Sunday, 18 September 2011

Social Skill and Making Memories

A bubble machine does wonders for getting a group of kids to focus on the same stimuli, for an extended period of time, in a small physical area. It hits ALL the bases.

Kids that would otherwise find a quiet space away from others to work or play are suddenly heading straight for the fuzzy red carper and participating in sustained joint-attention with their peers. One child says "pretend they are mosquitoes" an instructor follows along and says "catch a mosquito" and shows the other students how...she then instructs each child by name to catch a mosquito "Billy, catch a mosquito like this!" "Alley, catch a mosquito like this!"

In a new group, some kids just won't respond unless addressed  by name. Whatever it takes, right?! And eventually I will shape it and fade it, but for's baby steps. Especially since it's only day 2.
All of the kids were engaged, and performing the same repetitive pretend skill, together. Some were even exclaiming "GOTCHA" to the bubbles/mosquitoes. Ah, success.

I started singing a song about mosquitoes and immediately a child covered his ears in horror. Eek, I should have known. I didn't realize my vocal skills were that bad, but hey I heard him loud and clear. I put on some phonics related songs instead.

Eventually, the bubbles ran out and everyone was feeling happy and satisfied. next we moved into the gym to use our sensory motor toys; I have to say, toys that are designed for two people (see-saw specifically) is ideal for eliciting social skills in a natural way. You literally have to ask someone to play in order for it to be fun. I love that! After some fun in the gym, we washed our hands and headed to class for a much needed drink, and snack.

Snack was yummy as always. We worked on answering what questions; what are you eating? What is Alley eating? What is Billy eating? What did you have for breakfast? We worked on labeling various items and saying them in a sentence "I have a ________" "I am going to have _________" and of course "Can you open this please?!" After snack it was time for musical-circle.

Props made my beach themed musical-circle a of fun. Giving each child a prop or costume item helped remind us that we were learning about the beach! It also helped us practice waiting, and using those important words (let's be honest, some of our kids are working on the ps and qs, but others are working hard to master simple manding and tacting first). Whatever the important words are, our kids were using them.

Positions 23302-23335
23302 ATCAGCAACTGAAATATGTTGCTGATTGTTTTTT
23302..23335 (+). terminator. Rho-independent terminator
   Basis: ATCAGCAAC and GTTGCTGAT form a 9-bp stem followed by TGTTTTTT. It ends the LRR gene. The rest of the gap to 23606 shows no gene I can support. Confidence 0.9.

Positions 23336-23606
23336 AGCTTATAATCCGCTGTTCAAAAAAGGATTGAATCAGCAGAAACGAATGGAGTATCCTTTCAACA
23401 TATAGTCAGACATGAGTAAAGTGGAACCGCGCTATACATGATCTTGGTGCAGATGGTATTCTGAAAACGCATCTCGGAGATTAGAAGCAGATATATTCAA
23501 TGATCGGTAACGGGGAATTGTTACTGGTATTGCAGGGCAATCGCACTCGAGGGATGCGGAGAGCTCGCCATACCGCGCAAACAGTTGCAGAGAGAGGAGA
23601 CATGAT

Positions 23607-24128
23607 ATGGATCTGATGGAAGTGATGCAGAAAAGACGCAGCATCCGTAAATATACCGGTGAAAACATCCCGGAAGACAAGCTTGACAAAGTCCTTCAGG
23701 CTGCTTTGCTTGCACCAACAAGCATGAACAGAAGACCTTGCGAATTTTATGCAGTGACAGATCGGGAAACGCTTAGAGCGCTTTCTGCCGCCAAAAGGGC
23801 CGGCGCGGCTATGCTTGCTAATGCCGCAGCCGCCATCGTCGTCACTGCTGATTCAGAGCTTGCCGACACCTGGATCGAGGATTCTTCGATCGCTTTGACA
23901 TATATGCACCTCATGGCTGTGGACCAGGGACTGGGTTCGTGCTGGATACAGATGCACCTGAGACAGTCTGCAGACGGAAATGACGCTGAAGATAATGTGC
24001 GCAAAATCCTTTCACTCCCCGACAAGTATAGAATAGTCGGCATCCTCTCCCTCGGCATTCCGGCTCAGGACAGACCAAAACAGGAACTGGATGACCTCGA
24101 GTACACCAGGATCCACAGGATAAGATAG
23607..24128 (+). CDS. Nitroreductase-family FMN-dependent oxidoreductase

Adding maracas to the mix gave it the island feel it was missing. We shook our instruments to the beat and practiced following instructions in a group. This was easier for some of our friends than for others. By the time wheels on the bus came around I was feeling like pushing the envelope a bit. They were echoing back to be beautifully for each song, and I really want to see if they could mimic not only the words but the pace. I started going really fast, and sure enough the group did the same; ok not every single person, but it was definitely a success.

A lot of the time I find that the failure to acquire skills is the result of a tendency to avoid and escape demands; compliance, though the word itself seems almost animalistic (not a word according the blogger), is a really important part of learning. Especially when the goal is speech acquisition; without basic willingness to comply, there is a limit to your child's overall success. Once you have a child that is willing to engage and interact freely with you, without any (or at least not any indulged) escape and avoid behaviours, they become much more willing participants in the exchange. Not to mention it becomes much more comfortable and less stressful.

I agree though, it can be hard to get a child to relinquish control, especially when they have language delays and use behaviours as the primary means of communication.

As always pictures from

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